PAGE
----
And so Kevin went to Little Rock, Arkansas in the mid ’80′s - to help to build a PM&R program there. He was single – a fact that his friends in Chicago and New York must have called to his attention. But he forged ahead on faith, assuming that he would meet his wife in good time.

Over the past two decades, Kevin has worked tirelessly to grow and establish the PM&R department at UAMS as a center of excellence in rehabilitation medicine. He met his (now) wife while she was working a second job as a clerk at a department store in Little Rock (she is a teacher), and they have 2 lovely children. Kevin took me on a tour of the UAMS facilities which span 3 modern buildings equiped with 2 large swimming pools, beautiful gardens and multiple gymnasiums.

I watched his face as he looked out onto a team of 30+ therapists assisting disabled adults with their goals in a gym. He smiled at the physical therapists and PTAs and I had to wonder if the scene reminded him of his days in Binghamton, and the friendships that gave him the first glimpse of his calling as a physician.

Kevin never did lose sight of his first love: advocating for the needs of the disabled. His career path has taken him from Binghamton to Little Rock – as he steadfastly fulfills his calling as a nurturing healer, working in places where needs are great, and workers are few.This post originally appeared on Dr. Val’s blog at

You may also like these posts

Read comments »

2 Responses to “Finding Your Calling”

  1. rlbates says:

    Very nice post, Dr Val!  Glad you enjoyed your trip to Little Rock.

  2. CharlieSmithMD says:


    Thanks for sharing this great story about Kevin, which I’m sure is an encouragement to him.  He has fought an uphill battle at times, but is making great strides in putting together a first rate program here.  

Return to article »

Latest Interviews

IDEA Labs: Medical Students Take The Lead In Healthcare Innovation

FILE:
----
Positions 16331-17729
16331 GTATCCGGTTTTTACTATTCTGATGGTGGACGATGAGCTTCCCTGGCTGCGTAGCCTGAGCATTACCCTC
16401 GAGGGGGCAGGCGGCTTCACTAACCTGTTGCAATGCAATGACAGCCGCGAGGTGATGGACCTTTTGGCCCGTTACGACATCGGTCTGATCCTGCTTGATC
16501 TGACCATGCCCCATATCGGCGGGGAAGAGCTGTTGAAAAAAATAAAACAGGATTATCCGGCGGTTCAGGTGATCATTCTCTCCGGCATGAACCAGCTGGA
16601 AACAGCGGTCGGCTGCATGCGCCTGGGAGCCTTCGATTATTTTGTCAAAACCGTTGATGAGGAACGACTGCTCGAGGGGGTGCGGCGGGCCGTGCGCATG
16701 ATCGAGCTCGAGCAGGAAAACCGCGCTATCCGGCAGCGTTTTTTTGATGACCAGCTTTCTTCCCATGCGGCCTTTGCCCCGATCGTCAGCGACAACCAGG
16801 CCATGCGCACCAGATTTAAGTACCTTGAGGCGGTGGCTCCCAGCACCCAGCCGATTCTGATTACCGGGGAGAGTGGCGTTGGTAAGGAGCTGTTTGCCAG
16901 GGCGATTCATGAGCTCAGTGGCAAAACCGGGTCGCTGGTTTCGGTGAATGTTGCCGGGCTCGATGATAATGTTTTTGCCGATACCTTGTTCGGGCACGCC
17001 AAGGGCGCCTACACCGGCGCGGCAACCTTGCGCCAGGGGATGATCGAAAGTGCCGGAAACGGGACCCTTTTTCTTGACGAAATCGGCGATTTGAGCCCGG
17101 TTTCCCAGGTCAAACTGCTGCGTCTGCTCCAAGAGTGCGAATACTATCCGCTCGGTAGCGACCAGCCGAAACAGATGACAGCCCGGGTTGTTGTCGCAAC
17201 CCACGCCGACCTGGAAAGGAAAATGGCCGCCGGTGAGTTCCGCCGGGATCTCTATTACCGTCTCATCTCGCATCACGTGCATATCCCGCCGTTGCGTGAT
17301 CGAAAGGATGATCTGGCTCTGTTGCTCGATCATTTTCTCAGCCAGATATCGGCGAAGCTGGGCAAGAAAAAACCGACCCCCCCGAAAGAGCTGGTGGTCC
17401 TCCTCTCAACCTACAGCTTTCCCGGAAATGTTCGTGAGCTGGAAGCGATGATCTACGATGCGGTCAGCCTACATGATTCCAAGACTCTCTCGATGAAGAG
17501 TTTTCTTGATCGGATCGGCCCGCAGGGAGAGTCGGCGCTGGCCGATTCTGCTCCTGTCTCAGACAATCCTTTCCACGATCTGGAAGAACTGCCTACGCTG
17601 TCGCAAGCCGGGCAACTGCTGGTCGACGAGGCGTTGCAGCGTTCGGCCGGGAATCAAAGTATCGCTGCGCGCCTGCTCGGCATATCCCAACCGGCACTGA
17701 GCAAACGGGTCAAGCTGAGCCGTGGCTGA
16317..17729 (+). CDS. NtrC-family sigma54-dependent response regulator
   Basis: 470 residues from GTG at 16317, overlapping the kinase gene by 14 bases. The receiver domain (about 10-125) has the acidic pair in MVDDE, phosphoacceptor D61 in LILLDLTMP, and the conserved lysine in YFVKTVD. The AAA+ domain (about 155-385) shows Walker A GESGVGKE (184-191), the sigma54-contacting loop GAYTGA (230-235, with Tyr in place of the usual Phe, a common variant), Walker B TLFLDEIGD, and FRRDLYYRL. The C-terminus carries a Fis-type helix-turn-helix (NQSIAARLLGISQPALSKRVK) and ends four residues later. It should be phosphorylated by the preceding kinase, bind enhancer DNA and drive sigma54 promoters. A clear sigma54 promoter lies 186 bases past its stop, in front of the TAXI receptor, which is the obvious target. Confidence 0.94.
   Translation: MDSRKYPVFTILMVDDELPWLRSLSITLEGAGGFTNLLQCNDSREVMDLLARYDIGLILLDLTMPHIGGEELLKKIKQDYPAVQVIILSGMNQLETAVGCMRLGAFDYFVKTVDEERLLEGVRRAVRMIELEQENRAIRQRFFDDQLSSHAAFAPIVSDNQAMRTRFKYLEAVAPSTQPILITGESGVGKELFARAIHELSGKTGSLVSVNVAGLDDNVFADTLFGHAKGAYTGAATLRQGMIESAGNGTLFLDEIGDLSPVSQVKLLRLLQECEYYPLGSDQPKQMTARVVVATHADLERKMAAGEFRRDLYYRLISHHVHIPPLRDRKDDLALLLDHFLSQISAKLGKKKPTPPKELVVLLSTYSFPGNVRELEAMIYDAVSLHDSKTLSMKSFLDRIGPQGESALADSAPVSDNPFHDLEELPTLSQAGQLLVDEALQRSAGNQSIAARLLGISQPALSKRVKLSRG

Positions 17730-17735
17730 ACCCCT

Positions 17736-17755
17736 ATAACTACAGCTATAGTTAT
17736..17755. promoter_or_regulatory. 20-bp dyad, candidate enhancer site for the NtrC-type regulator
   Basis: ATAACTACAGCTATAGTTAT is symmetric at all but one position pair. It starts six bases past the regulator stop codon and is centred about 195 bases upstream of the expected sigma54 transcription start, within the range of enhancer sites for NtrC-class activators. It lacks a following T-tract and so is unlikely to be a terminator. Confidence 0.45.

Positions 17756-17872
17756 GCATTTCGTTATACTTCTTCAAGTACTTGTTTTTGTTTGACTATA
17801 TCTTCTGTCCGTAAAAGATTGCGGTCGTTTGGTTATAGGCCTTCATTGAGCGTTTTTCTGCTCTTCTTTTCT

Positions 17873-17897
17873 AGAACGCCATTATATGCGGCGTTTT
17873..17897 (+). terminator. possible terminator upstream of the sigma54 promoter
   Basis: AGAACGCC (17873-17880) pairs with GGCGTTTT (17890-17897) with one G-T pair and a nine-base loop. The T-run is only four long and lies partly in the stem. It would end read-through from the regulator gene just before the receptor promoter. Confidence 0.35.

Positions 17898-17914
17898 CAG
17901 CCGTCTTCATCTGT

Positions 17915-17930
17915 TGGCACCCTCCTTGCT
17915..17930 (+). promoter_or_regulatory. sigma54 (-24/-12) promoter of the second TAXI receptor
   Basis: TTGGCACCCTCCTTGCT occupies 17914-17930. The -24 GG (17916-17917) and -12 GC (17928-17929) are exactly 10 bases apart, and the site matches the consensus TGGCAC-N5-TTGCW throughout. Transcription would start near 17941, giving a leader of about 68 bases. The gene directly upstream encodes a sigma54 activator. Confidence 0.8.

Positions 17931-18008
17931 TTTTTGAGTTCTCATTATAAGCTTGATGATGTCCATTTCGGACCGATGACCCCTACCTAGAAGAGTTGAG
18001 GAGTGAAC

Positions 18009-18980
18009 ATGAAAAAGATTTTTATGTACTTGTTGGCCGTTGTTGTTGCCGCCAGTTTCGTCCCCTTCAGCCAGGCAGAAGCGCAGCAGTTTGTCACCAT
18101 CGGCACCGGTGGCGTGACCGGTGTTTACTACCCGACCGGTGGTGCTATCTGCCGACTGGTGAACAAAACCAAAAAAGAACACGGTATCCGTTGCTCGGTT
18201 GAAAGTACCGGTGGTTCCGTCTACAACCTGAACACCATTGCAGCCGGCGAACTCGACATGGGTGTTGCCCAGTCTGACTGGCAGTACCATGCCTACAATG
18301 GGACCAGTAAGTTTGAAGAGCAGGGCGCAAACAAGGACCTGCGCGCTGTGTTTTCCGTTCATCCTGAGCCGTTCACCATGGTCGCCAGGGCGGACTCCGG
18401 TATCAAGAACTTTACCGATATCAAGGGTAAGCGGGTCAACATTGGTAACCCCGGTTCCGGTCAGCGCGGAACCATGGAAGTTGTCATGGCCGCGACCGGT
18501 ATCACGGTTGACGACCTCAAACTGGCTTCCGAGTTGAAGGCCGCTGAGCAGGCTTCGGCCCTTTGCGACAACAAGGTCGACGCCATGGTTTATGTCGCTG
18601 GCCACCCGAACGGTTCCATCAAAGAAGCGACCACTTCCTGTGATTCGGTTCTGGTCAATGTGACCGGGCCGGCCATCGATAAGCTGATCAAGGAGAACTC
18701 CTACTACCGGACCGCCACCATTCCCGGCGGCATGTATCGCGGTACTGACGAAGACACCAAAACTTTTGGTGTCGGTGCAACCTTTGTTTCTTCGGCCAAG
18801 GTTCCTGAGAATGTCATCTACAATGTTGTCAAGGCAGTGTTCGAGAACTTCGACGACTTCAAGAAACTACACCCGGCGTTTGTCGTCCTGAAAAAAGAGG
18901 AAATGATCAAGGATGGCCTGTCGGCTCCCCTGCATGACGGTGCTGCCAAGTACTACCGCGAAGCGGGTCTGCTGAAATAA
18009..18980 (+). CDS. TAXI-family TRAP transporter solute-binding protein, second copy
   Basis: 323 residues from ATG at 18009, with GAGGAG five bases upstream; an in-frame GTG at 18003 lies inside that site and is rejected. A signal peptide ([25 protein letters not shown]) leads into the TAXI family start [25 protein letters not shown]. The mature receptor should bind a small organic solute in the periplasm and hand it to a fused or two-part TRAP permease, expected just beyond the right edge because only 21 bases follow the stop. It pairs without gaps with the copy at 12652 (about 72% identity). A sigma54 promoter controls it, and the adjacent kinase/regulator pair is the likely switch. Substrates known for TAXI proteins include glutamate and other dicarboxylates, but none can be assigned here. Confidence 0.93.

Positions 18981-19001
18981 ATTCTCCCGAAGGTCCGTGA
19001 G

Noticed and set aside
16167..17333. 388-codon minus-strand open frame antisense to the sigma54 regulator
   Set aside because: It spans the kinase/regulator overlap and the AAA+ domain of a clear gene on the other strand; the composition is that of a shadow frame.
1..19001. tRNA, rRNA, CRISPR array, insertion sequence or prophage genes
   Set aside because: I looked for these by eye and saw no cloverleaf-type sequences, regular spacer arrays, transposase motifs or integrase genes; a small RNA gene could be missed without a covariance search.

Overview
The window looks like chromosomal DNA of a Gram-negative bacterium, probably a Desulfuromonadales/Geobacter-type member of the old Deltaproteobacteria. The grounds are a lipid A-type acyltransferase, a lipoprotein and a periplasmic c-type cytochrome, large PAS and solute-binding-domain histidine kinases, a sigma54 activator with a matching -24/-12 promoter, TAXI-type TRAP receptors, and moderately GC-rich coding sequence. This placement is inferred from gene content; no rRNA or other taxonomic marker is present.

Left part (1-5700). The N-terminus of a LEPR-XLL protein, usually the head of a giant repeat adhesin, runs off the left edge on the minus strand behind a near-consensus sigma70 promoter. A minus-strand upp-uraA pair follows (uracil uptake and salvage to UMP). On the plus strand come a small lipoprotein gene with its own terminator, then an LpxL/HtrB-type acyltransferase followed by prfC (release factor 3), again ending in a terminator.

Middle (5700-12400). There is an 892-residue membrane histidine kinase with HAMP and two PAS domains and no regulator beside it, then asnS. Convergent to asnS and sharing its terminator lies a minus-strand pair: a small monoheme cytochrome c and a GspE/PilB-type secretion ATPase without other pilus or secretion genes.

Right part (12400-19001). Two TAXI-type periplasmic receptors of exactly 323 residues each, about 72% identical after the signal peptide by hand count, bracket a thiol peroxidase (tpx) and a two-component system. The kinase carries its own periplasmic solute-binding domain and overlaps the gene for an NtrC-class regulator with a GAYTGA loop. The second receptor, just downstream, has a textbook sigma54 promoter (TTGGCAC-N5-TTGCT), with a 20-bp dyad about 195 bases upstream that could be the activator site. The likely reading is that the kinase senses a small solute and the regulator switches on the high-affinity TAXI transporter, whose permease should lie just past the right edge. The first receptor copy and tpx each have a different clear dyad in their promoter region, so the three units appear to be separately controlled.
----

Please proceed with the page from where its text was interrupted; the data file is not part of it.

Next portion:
It’s no secret that doctors are disappointed with the way that the U.S. healthcare system is evolving. Most feel helpless about improving their work conditions or solving technical problems in patient care. Fortunately one young medical student was undeterred by the mountain of disappointment carried by his senior clinician mentors…

Read more »

How To Be A Successful Patient: Young Doctors Offer Some Advice

I am proud to be a part of the American Resident Project an initiative that promotes the writing of medical students residents and new physicians as they explore ideas for transforming American health care delivery. I recently had the opportunity to interview three of the writing fellows about how to…

Read more »

See all interviews »

Latest Cartoon

See all cartoons »

Latest Book Reviews

Book Review: Is Empathy Learned By Faking It Till It’s Real?

I m often asked to do book reviews on my blog and I rarely agree to them. This is because it takes me a long time to read a book and then if I don t enjoy it I figure the author would rather me remain silent than publish my…

Read more »

The Spirit Of The Place: Samuel Shem’s New Book May Depress You

When I was in medical school I read Samuel Shem s House Of God as a right of passage. At the time I found it to be a cynical yet eerily accurate portrayal of the underbelly of academic medicine. I gained comfort from its gallows humor and it made me…

Read more »

Eat To Save Your Life: Another Half-True Diet Book

I am hesitant to review diet books because they are so often a tangled mess of fact and fiction. Teasing out their truth from falsehood is about as exhausting as delousing a long-haired elementary school student. However after being approached by the authors’ PR agency with the promise of a…

Read more »

See all book reviews »